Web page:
We went out into College Green, where the chapter houses were, and that seemed unchanged from nearly 40 years ago.
We went through the gates into the Bailey, and walked down to St Chad’s College, where I had been a student 1966-68. We went to pay our respects to the principal, Fr Joseph Cassidy, who took us on a tour of the college. They were still using the old wooden chapel, where a new altar of light wood had been installed, in place of the old wedding-cake one. That was a bit surprising, as 40 years before there had been plans to take over the nearby Church of St Mary-le-Bow, and to use that as the college chapel. They had built new places in the courtyards, and the college now had women in it, but much was little changed. We went up to see my old room on Cape Horne, but probably no one called it that any more, or if they did, no one would know why it was called that. It had been named after another South African student, Bryan Horne, who had preceded me at the college, so I had never met him. His room had been in that part of the college. Bow Cottage, where I had lived in my first year at St Chad’s, was still at the end of Bow Lane, though looking somewhat posher than when I had lived in it, and apparently no longer belonged to St Chad’s.
We walked across Kingsgate Bridge, taking photos up and down the river. Dunelm House, the people’s gin palace, looked much the same, except that the concrete had gained some dark streaks.
We walked back down New Elvet, and over Elvet Bridge, now pedestrianised since the by-pass had been built.When I had been a student, it was a busy main road, taking not merely town traffic, but much of the north-south passing traffic as well. The traffic was controlled from a police box in the Market Square, allowing it to pass from each of the bridges on to the peninsula one at a time.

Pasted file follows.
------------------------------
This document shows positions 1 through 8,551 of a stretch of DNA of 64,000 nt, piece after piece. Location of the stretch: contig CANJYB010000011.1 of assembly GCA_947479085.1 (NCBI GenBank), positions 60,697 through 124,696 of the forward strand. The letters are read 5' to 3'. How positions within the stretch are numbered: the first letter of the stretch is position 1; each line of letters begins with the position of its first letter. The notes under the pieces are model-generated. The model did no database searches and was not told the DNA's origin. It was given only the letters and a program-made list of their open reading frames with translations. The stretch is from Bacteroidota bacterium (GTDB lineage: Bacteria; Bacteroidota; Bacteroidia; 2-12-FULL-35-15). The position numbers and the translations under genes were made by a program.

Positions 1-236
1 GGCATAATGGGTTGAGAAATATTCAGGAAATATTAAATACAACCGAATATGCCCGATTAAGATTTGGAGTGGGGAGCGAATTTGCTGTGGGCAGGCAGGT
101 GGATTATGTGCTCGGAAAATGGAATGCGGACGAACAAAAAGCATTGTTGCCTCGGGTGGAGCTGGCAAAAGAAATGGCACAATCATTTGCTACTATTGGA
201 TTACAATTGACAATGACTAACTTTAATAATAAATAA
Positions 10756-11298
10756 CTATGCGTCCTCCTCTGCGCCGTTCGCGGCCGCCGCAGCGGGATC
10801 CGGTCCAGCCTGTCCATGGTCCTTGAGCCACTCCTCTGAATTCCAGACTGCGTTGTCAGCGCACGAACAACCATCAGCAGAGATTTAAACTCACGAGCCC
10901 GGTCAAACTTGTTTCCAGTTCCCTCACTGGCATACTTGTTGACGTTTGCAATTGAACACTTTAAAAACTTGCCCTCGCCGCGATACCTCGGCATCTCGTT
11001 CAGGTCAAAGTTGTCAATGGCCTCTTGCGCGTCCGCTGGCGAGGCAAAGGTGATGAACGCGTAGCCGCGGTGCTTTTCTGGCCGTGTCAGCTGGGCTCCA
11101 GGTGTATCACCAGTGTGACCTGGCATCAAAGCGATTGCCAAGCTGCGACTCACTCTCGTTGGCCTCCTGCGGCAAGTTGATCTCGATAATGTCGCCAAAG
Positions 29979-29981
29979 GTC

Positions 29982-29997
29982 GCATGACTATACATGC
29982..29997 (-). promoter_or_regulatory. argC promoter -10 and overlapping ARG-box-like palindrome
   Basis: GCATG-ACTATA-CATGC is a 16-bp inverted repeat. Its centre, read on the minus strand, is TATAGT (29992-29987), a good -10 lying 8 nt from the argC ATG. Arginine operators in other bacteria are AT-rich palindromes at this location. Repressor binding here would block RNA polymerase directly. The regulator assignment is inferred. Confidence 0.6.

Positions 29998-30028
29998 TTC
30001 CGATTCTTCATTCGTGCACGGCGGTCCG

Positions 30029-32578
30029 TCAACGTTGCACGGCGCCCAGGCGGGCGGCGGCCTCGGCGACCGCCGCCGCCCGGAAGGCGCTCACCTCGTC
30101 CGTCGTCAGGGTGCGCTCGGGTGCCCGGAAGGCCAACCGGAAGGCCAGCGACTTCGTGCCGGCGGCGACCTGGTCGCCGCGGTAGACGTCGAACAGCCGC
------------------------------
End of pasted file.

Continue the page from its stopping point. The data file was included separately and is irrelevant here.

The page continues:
There were still boats for hire under the bridge, but it seemed that the punts had gone. We bought a couple of sandwiches to eat on our way, down to Stockton-on-Tees to see Chris and Nina Gwilliam, arriving there about 5:30. Chris had been a fellow student with me at St Chad’s College in 1966-67, and Nina had been a student at one of the other Durham colleges.
We had a magnificent supper of chicken Madras cooked by Chris, and chatted until 11:30, mainly about the new house they had bought in France, and were planning to move to. They said there was too much crime in Britain. They said their present house was one they did not feel at home in, and I was rather surprised at that — I thought it was a rather nice one. On my first visit to Britain nearly 40 years ago, I had been horrified by the terrace houses, now I did not mind them at all, and thought I would be quite happy to live in their house.
Both Chris and Nina had become Quakers, and Nina had done it first. I would not have recognised Chris if I had passed him in the street, as he had changed a great deal. He was still in his business of painting model railway carriages, which seemed to bring him in some income, but was planning to retire from that when he moved to France.
Index to all posts on our UK trip here UK Holiday May 2005